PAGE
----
We don’t even know what happened – it happened behind closed doors – and even if it was really bad, is that reason enough to kill this story? Depp was not convicted of anything. How is that a reason for what MGM is doing? Do they have another agenda? Is it #MeToo or something even more nefarious?
RP: You mentioned the ongoing industrial pollution by large companies. The film ends with a drop-down list of these crimes.
JP: Yeah, in some ways it had a bigger impact on me than the whole movie. It wasn’t as if someone had just pricked my skin with a pin, it was as if they had stuck a knife in my heart. Businesses keep doing it – the same lies, the same greed, the same nefarious behavior, all in the name of making more money and at all costs.
The Chisso company polluted the sea around Minamata and, as we know, the ocean is a thermostat for the whole world. When you pour all that crap, it alters the delicate and complicated balance of the ocean and raises the temperature, which in turn is directly linked to global warming. Now we have agrochemicals, plastics, mining and other things that end up in the world’s oceans.
I did a mission on mercury poisoning in Sulawesi [Indonesia] for Mare, a German magazine, in 2002. It was about illegal gold mining in the mountains of Manada, with alarming amounts of mercury used in processing. The conditions for the miners were appalling. The mercury was put in cesspools, but it seeped into the water table below them, then into mountain streams. This did not result in the kind of birth defects seen in Minamata, but there have been many poisonings, deaths and miscarriages.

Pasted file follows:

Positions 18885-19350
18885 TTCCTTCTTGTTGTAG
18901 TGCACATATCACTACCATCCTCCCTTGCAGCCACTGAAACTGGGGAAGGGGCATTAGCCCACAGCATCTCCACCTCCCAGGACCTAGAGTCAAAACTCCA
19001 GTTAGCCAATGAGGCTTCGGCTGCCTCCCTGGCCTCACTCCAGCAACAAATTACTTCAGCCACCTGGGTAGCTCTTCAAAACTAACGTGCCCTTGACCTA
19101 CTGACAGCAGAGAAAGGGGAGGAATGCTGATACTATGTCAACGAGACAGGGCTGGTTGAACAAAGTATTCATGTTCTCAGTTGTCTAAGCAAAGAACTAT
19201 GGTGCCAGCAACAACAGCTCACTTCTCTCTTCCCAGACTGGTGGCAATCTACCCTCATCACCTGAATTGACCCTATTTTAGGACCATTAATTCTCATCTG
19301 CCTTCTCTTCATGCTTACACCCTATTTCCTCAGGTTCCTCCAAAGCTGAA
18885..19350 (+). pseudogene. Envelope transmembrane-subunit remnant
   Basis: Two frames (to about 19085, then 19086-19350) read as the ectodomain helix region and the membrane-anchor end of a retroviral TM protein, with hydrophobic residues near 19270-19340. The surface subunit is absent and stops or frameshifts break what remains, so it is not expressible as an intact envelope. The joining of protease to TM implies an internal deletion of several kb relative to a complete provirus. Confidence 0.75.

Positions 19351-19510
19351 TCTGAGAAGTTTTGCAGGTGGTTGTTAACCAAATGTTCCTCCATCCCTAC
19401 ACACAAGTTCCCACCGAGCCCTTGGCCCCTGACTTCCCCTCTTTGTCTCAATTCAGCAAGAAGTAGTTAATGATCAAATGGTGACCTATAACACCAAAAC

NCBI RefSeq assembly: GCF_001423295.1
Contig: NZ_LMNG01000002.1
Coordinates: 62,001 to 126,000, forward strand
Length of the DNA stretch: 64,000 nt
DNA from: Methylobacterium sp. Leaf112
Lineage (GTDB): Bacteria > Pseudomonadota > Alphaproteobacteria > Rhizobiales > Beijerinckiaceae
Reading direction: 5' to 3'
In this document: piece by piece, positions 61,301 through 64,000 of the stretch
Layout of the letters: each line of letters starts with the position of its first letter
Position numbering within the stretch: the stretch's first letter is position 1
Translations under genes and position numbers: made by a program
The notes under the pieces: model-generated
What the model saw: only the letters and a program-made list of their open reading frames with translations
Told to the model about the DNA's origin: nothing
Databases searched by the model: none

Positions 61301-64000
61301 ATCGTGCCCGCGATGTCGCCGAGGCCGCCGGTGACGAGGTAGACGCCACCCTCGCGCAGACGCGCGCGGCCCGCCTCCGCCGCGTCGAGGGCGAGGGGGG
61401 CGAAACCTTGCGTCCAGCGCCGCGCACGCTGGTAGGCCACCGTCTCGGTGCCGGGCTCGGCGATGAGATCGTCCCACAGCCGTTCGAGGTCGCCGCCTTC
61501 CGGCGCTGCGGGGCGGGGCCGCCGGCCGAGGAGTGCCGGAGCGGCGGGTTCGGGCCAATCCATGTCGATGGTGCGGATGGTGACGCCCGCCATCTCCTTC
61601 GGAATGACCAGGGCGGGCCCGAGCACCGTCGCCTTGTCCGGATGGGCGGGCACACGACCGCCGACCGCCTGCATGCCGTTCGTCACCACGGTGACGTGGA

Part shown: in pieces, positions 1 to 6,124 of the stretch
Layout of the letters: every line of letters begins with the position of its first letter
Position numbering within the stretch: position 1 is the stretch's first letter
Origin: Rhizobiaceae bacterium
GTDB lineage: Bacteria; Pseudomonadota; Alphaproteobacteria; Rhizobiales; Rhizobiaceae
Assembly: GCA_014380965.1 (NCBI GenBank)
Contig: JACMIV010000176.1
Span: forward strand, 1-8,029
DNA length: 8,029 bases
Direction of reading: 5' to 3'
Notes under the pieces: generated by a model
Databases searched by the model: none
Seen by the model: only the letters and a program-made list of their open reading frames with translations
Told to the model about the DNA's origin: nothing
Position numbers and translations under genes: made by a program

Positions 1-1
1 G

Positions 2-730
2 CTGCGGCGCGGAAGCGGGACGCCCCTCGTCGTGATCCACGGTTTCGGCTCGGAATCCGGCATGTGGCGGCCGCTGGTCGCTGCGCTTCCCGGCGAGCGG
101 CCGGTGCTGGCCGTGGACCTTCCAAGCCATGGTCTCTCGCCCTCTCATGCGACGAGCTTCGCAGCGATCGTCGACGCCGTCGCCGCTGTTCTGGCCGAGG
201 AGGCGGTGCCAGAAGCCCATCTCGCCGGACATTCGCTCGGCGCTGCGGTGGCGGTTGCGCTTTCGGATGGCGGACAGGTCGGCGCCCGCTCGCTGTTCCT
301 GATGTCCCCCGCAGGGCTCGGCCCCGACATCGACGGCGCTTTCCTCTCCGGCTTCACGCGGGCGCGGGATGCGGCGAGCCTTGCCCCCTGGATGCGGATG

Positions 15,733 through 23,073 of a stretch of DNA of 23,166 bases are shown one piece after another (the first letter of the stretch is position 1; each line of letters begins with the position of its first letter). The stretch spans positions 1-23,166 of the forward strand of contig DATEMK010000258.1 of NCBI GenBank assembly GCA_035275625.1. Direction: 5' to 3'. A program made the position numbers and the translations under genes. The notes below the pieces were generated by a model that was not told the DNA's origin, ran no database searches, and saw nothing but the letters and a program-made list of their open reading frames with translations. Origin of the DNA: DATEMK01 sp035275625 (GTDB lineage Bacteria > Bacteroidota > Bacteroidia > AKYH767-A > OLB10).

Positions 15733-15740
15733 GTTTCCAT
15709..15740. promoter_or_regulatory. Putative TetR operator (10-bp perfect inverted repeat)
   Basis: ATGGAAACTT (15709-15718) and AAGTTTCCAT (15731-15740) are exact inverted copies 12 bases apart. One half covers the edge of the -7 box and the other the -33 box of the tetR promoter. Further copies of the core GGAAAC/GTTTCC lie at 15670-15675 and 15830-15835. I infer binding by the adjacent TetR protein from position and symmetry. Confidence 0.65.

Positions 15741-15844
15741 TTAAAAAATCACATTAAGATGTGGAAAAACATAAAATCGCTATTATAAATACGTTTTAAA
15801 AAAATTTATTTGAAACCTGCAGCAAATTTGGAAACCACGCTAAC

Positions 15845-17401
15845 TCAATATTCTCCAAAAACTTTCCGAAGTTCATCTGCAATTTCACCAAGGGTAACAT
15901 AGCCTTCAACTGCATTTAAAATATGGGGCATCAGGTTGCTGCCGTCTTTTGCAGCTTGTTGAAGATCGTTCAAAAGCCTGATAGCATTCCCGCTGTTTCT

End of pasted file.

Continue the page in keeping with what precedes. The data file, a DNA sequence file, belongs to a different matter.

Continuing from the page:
RP: Eugene Smith says photography is a small voice, but it can sometimes bring about a gradual change.
JP: He was right. Documentary and photojournalism during the civil rights movement in the United States helped mobilize people for Martin Luther King’s speech at the Abraham Lincoln Memorial in Washington. The researchers also established that the images of the Vietnam War were a catalyst, not individually but in collaboration with other journalists, and turned popular opinion against the war.
The other quote from the movie that I really liked was Smith’s statement about Native Americans who believed that if you took their picture, you captured their soul. Sure, I knew that, but I loved the way Smith extends that and says it takes part of the photographer’s soul as well.
Many photographers suffer incredible trauma when placed in war situations or something like Minamata. Not everyone does — Philip Griffith Jones was a little dismissive — but James Nachtwey told me he was in great pain. It exists and people often forget it. I’ve been told that the camera is like an emotional shield, but not for me. In fact, the camera was like a microscope into the hurt and pain I was documenting, tattooing it into your memory and calling it back at the worst possible times.
PR: Minamata also establishes and revives the idea of what a serious photojournalist should be.
JP: Eugene Smith worked in a very immersive way. There was a balance of power between him and those he photographed, he was very ethical in his approach.
Aileen Moiko, of course, is the reason the whole Minamata Project happened. She had a lot of creative input and was a co-author of the original story. She gave birth to him. It’s almost like she’s the architect and Eugene Smith is the designer, and a really good one at that.
While photojournalism is for a variety of reasons extremely compromised today, Smith’s approach is still possible as long as you can find a way to fund it.